Excerpted from Power Made Perfect in Weakness, a Lenten Guide for Lectionary Year A from the North Carolina Council of Churches.
Palm Sunday – Matthew 21:1-11
When they had come near Jerusalem and had reached Bethphage, at the Mount of Olives, Jesus sent two disciples, saying to them, ‘Go into the village ahead of you, and immediately you will find a donkey tied, and a colt with her; untie them and bring them to me. If anyone says anything to you, just say this, “The Lord needs them.” And he will send them immediately.’ This took place to fulfil what had been spoken through the prophet, saying,
‘Tell the daughter of Zion,
Look, your king is coming to you,
humble, and mounted on a donkey,
and on a colt, the foal of a donkey.’
The disciples went and did as Jesus had directed them; they brought the donkey and the colt, and put their cloaks on them, and he sat on them. A very large crowd spread their cloaks on the road, and others cut branches from the trees and spread them on the road. The crowds that went ahead of him and that followed were shouting,
‘Hosanna to the Son of David!
Blessed is the one who comes in the name of the Lord!
Hosanna in the highest heaven!’
When he entered Jerusalem, the whole city was in turmoil, asking, ‘Who is this?’ The crowds were saying, ‘This is the prophet Jesus from Nazareth in Galilee.’
Palm Sunday has always seemed like a paradox to me. We are celebrating the entry of Jesus into Jerusalem, while knowing in a few days he is going to be crucified. We have just spent the past five weeks reflecting on what is to come, but now we need to switch gears and celebrate for a day. Holy Week is one of the most somber times in the Christian year, yet it begins with the paradox of a celebration.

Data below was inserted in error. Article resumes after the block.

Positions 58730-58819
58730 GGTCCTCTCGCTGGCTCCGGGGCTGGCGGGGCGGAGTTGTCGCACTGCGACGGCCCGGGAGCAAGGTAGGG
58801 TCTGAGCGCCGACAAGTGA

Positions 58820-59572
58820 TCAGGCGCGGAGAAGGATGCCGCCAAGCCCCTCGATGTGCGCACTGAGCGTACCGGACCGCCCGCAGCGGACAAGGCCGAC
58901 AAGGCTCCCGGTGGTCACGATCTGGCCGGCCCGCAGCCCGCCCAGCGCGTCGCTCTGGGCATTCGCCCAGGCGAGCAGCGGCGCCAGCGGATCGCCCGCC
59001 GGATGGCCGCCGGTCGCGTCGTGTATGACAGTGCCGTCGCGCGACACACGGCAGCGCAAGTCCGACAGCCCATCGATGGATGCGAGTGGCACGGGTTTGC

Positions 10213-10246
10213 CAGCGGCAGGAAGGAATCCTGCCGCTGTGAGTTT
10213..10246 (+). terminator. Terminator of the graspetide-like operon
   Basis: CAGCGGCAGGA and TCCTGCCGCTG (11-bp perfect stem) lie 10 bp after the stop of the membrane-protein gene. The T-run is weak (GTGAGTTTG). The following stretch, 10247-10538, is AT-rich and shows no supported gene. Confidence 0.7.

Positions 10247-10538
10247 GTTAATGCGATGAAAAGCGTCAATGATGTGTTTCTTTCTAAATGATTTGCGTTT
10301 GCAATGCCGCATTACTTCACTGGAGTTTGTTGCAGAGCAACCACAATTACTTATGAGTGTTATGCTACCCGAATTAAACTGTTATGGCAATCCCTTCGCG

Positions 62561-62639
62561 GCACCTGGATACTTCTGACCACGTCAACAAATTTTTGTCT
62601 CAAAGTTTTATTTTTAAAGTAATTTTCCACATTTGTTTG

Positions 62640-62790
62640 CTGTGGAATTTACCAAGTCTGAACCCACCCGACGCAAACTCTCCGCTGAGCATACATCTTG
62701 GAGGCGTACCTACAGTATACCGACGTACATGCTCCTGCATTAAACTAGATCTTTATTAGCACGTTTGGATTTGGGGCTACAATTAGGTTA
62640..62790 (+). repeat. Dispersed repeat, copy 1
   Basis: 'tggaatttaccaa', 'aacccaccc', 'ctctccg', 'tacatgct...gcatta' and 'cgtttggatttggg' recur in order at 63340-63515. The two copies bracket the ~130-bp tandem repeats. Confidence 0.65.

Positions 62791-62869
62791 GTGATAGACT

There are paradoxes in the story as well. The entry into Jerusalem celebrates Jesus as king with people laying down palm fronds and coats for him to ride over, yet he is riding a donkey, the symbol of humility. He is being treated like a king while being surrounded by symbols of peace. The juxtaposition of power and weakness is jarring.
In my faith community, we celebrate Palm Sunday by recreating Jesus’ arrival in Jerusalem. We process around the church singing and waving palm fronds in a joyous celebration. People bring flowers and we even throw down coats for everyone to walk on before entering the church. We process around an image of Jesus painted by artist for our congregation.
Throughout the service, however, we grow more somber. There is less singing. We end by reading the passion narrative and depart in silence. Every other Sunday, we have a meal together after the service, but on this day we don’t eat together. The dramatic dichotomy of celebration and silence is a lot to hold in one day. But it points us to the truth of Jesus’ life and teachings.
His miracles showed us that the smallest gift of food—five loaves of bread and two fish—could become an abundance and feed everyone. His teachings showed us that love and help could come from someone we thought was an enemy. He explained that searching for one sheep, even though you still had ninety-nine, was using your time wisely. These juxtapositions of power and privilege teach us the truth about the power of service and humility. Jesus shows us, through his life and teachings, the way the world can be, a world of justice and full of abundance. It’s fitting that in this final week before Easter, we focus on the tension of worldly power and the power of God made perfect in the weakness of the cross.